We need a ‘CPR Training’ Requirement for Graduating High School Students in Pennsylvania Public Schools

Currently there are 18 states that have a requirement for students to learn CPR before they can graduate.  According to the Sudden Cardiac Arrest Foundation-  “Additional states have CPR/AED education requirements for schools, but there are limitations. For example: In Illinois, schools are required to offer CPR/AED training, but students are not required to undergo training (HB 3724). In Indiana, CPR/AED training is a requirement for graduation from high school, but schools can get waivers to opt out of the training requirement (HEA 1290). In Nevada, students must undergo CPR/AED training…as long as funds are available.”  Pennsylvania currently has no requirement for school age students to learn CPR.   Learning CPR is so important; chances are, the one who needs it will be a loved one.   You can enact change by contacting your local school board and your congressmen.

The Importance of CPR as a Requirement in Pennsylvania High Schools

Cardiac arrests can happen suddenly, at any time, to anyone, accompanied by chest discomfort and a shocking degree of pain. Usually, when the pain starts in an arrest victim, they will collapse, making it impossible for them to seek help for themselves. Without the right assistance, a sudden cardiac arrest or heart issue could be the cause of an individual’s untimely death, but with CPR training, lives can be saved.

If an individual collapses as a result of a cardiac arrest, someone who has CPR training could be able to revive them and keep them conscious until a paramedic team arrives, and this could be the difference between life and death.

In the state of Pennsylvania, specifically, heart disease has been found to be the major culprit of deaths amongst men and women. In 2010, there were approximately 338 Pennsylvanian residents dying of stroke and heart disease, per day. Heart disease can lead to a weakened heart muscles, causing heart failure and cardiac arrest issues. The plausible solution considered by the Pennsylvania government as an effort to reduce death due to sudden heart issues, is to educate high-school students about CPR, providing a community of ordinary locals who are capable of saving someone else’s life in an emergency situation.

The Emergency Cardiovascular Care Update

Recently, representatives from a variety of nonprofit organizations gathered from different nations to collaborate and develop an overview regarding the status of AED and CPR education within American high schools as part of an emergency care update.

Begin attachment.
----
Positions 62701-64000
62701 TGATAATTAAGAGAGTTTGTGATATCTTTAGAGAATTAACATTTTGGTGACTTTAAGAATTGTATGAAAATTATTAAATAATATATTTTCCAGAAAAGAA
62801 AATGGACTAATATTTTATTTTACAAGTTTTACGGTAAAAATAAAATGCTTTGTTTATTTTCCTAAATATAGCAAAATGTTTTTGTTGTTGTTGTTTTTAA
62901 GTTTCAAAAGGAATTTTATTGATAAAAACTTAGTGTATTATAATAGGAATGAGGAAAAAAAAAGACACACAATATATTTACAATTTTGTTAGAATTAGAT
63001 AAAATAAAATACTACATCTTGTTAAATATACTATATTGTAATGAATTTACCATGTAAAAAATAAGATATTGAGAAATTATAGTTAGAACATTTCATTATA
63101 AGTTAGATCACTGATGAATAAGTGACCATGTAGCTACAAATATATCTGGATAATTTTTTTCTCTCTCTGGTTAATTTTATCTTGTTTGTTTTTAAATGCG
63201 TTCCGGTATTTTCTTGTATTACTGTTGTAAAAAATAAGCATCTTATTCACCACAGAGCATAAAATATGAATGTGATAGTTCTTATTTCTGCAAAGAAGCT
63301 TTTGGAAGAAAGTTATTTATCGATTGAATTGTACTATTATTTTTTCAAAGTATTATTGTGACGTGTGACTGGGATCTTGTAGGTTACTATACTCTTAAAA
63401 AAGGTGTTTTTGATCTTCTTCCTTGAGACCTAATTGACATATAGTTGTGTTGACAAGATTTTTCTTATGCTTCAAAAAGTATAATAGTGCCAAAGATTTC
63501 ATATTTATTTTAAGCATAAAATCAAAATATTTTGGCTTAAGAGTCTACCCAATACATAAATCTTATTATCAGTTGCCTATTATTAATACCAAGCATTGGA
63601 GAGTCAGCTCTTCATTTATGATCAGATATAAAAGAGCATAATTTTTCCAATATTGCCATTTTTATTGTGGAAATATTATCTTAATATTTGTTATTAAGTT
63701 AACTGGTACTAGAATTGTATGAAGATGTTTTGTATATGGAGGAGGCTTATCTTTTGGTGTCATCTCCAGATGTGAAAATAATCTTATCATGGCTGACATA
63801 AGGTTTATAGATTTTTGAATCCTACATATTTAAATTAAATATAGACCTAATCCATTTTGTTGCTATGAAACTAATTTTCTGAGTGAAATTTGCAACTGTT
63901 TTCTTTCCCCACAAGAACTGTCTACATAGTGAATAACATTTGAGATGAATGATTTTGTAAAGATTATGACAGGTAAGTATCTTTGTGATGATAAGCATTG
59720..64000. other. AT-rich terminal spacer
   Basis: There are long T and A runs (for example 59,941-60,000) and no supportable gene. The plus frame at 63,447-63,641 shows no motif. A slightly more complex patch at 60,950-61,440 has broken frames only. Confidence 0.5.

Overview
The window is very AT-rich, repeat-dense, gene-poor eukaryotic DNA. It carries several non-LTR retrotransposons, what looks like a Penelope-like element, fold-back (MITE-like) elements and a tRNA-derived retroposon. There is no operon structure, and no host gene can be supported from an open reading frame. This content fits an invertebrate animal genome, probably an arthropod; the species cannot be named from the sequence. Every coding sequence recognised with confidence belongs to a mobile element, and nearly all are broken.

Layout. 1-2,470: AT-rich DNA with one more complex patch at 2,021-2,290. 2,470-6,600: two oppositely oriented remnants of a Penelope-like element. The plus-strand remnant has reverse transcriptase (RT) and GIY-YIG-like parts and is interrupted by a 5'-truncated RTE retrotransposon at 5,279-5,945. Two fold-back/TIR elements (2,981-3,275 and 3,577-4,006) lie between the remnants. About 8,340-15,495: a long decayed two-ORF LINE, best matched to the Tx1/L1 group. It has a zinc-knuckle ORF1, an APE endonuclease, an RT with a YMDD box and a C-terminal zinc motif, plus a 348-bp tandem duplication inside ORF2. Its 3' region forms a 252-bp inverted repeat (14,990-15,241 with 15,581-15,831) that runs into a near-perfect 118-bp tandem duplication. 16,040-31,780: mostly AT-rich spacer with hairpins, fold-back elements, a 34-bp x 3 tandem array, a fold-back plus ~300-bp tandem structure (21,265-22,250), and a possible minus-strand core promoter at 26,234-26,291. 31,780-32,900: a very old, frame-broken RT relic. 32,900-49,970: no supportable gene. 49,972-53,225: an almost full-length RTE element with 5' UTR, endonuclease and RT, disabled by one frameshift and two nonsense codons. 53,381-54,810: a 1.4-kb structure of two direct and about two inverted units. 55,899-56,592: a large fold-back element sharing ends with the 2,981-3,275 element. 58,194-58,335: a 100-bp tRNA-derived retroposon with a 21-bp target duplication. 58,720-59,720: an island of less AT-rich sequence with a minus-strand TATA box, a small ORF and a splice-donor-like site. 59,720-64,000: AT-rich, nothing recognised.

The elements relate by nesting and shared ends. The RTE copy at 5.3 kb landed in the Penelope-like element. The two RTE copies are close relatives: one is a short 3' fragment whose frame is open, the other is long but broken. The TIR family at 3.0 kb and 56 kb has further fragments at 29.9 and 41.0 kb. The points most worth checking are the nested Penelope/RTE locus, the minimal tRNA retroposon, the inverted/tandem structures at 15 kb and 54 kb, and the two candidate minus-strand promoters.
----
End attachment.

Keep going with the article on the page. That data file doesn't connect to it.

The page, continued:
After asking school nurses whether their school provided an AED or CPR training program for students, the results were rather disappointing, with only 17% commenting that CPR education was required, and 16% stating that it was an optional form of education. Although the recent reports regarding CDC school health policies and the poll results of national school nurses have proven to be disappointing, there has been some indication that CPR education in schools is beginning to gain strength as a concept.

The Critical Nature of Learning CPR

In 2011, a statement was issued by the American Heart Association which urged legislators to push CPR as an educational requirement for students to learn before graduating high school. At the time, thirty-six states began to encourage CPR training with their legislation, and sources suggest that there are approximately 18 state which currently require quality AED/CPR training, including psychomotor skills for students before they graduate. However, CPR training is still not a mandatory part of education within Pennsylvania schools, despite the evidence that it is one of the states that could potentially benefit greatly as a result of it.

One of the reasons that is cited for why heart attacks can lead to the sudden death of a victim, is that there is no emergency medical response given immediately. The concept of introducing AED/CPR training in schools is to make sudden heart-related deaths less common by providing individuals who can help.

For states that are interested in making CPR mandatory within schools, a model legislation has been pieced together that requires private, public and charter schools to make CPR and AED training a requirement before graduation. The legislation would require licensed teachers to provide authorized AED/CPR training.







Benjamin Roussey

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